A “dumping ground” discovered in an ancient Egyptian tomb dedicated to the goddess of fertility


Ancient Egyptian “dumping ground” found in temple honoring the mighty woman Pharaoh Hatshepsut is stacked with offerings to a fertility goddess, archaeologists report.

Archaeologists unexpectedly discovered the rubbish heap in a tomb in the 3,500-year-old Hathor Cult Complex, a three-temple complex located in the Temple of Hatshepsut in Deir el-Bahari (also spelled Deir el-Bahri), near Luxor. Although the landfill was hidden in a tomb from the early Middle Kingdom, many artifacts in the landfill date from the New Kingdom, which includes the 18th, 19th, and 20th dynasties that ruled from the 16th century BC to the 11th century BC.

Many of these artifacts are votive offerings – special items, like figurines, intentionally left to deities, religious leaders, or institutions – that people ancient egypt given to Hathor, the goddess of fertility.

“The ex-voto deposit in Hathor discovered in this tomb indicates that this part of the temple of Hatshepsut was not used for worship and was considered a place of garbage dump,” said Patryk Chudzik, director of the Polish-Egyptian archaeological and conservation expedition. at the temple of Hatshepsut in Deir el-Bahari, and archaeologist at the Polish Center for Mediterranean Archeology at the University of Warsaw (PCMA UW).

Related: Photos: Egyptian tomb found has colorful murals of a man and woman

The female sovereign Hatshepsut often invoked Hathor, so it is not surprising that she has a chapel dedicated to the goddess in the temple, according to the Encyclopedia of World History.

Chudzik’s team discovered the Middle Empire tomb with the garbage pile in the spring of 2021, while investigating the Hathor cult complex and working on its conservation and reconstruction, especially for its public opening on the sanctuary of Hathor.

“When we found it, the tomb was filled with rocky debris,” as well as a large number of early Middle Kingdom artifacts, New Kingdom votive offerings to Hathor, and the remains of a late tomb. of the 20th Dynasty, said Chudzik. Science live in an email. “The oldest materials of the votive offerings in Hathor are dated to the 18th Dynasty, while the rest were made during the reign of the Pharaohs of the 19th and 20th Dynasties,” he said.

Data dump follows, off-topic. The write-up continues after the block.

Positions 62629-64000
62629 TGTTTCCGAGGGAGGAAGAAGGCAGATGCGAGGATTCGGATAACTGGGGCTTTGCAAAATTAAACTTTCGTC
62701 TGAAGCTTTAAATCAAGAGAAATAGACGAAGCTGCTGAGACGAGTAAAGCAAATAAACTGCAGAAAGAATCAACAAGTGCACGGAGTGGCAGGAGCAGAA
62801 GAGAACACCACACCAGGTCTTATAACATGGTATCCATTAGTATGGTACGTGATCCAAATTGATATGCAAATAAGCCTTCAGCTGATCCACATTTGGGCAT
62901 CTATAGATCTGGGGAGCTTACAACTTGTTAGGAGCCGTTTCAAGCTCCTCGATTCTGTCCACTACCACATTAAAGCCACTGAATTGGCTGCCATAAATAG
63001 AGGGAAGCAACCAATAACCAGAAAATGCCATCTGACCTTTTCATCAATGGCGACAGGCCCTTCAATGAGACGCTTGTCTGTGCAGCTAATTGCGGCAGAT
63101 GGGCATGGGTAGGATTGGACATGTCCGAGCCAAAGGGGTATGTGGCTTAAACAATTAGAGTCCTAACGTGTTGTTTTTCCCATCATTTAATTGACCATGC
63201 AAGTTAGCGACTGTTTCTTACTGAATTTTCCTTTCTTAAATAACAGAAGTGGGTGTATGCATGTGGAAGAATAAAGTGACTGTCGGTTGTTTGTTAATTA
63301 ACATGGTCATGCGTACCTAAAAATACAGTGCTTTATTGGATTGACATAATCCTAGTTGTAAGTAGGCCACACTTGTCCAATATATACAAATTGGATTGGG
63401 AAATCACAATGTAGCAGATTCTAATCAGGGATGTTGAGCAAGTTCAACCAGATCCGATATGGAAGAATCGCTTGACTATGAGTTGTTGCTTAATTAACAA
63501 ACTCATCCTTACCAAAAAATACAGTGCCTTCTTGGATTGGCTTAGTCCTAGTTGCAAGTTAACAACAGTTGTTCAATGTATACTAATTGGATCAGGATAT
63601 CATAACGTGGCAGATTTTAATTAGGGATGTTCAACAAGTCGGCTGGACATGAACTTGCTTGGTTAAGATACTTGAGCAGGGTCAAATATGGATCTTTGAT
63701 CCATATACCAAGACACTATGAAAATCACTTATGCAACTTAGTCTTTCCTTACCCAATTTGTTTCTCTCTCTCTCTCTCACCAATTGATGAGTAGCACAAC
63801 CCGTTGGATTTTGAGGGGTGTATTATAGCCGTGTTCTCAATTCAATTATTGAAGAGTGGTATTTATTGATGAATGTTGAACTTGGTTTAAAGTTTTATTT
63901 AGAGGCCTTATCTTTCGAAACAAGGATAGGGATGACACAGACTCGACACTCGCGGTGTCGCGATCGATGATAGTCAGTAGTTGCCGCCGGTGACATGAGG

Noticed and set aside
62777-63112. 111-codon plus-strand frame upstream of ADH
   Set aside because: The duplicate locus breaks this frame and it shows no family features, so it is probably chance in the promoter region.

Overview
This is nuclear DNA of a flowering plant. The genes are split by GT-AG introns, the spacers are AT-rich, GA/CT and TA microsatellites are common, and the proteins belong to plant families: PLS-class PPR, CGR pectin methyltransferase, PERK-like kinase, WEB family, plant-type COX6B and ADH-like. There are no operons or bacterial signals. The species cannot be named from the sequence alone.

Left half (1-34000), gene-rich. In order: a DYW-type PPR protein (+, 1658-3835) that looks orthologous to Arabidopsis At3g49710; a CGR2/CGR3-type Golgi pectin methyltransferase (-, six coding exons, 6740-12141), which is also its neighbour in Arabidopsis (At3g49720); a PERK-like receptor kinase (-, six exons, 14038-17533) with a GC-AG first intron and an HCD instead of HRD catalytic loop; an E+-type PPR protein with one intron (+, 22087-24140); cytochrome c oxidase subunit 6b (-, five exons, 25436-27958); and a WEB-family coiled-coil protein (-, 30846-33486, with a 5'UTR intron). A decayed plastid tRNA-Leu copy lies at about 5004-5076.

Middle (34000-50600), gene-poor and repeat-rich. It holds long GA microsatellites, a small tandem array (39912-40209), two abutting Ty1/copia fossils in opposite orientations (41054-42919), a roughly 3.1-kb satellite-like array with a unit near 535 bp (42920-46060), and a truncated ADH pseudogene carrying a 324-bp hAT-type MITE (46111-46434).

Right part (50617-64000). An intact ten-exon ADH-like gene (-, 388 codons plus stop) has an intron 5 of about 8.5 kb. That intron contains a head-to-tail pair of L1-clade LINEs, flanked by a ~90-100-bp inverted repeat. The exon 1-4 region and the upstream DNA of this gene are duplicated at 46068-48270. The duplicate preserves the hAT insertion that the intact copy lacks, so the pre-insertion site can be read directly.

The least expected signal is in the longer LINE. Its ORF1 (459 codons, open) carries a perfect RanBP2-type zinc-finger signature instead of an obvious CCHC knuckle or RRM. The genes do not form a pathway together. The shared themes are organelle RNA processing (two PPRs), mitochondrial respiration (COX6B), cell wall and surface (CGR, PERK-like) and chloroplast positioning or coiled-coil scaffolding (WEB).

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Figurines discovered in the rubbish heap of the grave.

Figurines of votive offerings discovered in the rubbish heap of the tomb. (Image credit: PCMA UW)
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A clay artifact found in the dump.

A clay artifact found in the dump. (Image credit: PCMA UW)
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Archaeologists have found clay figurines, including those of cows.

Archaeologists have found clay figurines, including those of cows. (Image credit: PCMA UW)
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A map of the complex tomb.

A map of the complex tomb. (Image credit: PCMA UW)

The dump is huge, he noted. Debris fills the approximately 50-foot-long (15-meter) corridor from the tomb, with its highest point at 1.6 feet (0.5 m). Despite the size of the landfill, other archaeologists have missed its importance. Swiss archaeologist Édouard Naville discovered the tomb in the late 1800s, but beyond noting the excessive rubble, he did not investigate the dump, according to Science in Poland, a Polish news site jointly run by independent media and the government. An American expedition excavating the temple in the 1920s also ignored the deposit.

The new investigation revealed that the votive offerings to Hathor included glazed ceramics, known as earthenware, and clay vessels; clay figurines of cows; fragments of limestone and granite statues; small female earthenware figurines which are representations of Hathor; and various types of amulets.

“These items were originally left by the ancient Egyptians in the Sanctuary of Hathor above the tomb. [we excavated]”Chudzik said.” We suggest that sometimes there were so many offerings that there was no empty space for new items, and that is why the priests of the temple of Hatshepsut would pick them up from from time to time and took them out of the temple area, dumping them with garbage. “

The find also shows that “the tomb was open and could be entered during the time of Hatshepsut and during the reign of successive kings of Egypt,” Chudzik said. Other archaeologists had suggested there was a ramp leading to Hathor’s Shrine, but the new discovery shows that was not the case.

The fact that there was probably no ramp “is an important result which allows us to reconstruct the history of the construction not only of the shrine of Hathor, but also of the whole of the temple of Hatshepsut”, did he declare. However, research on the temple is ongoing. “These are only preliminary findings,” Chudzik said. “To find out more, we have to wait until an in-depth study of the material is completed.”

Originally posted on Live Science.


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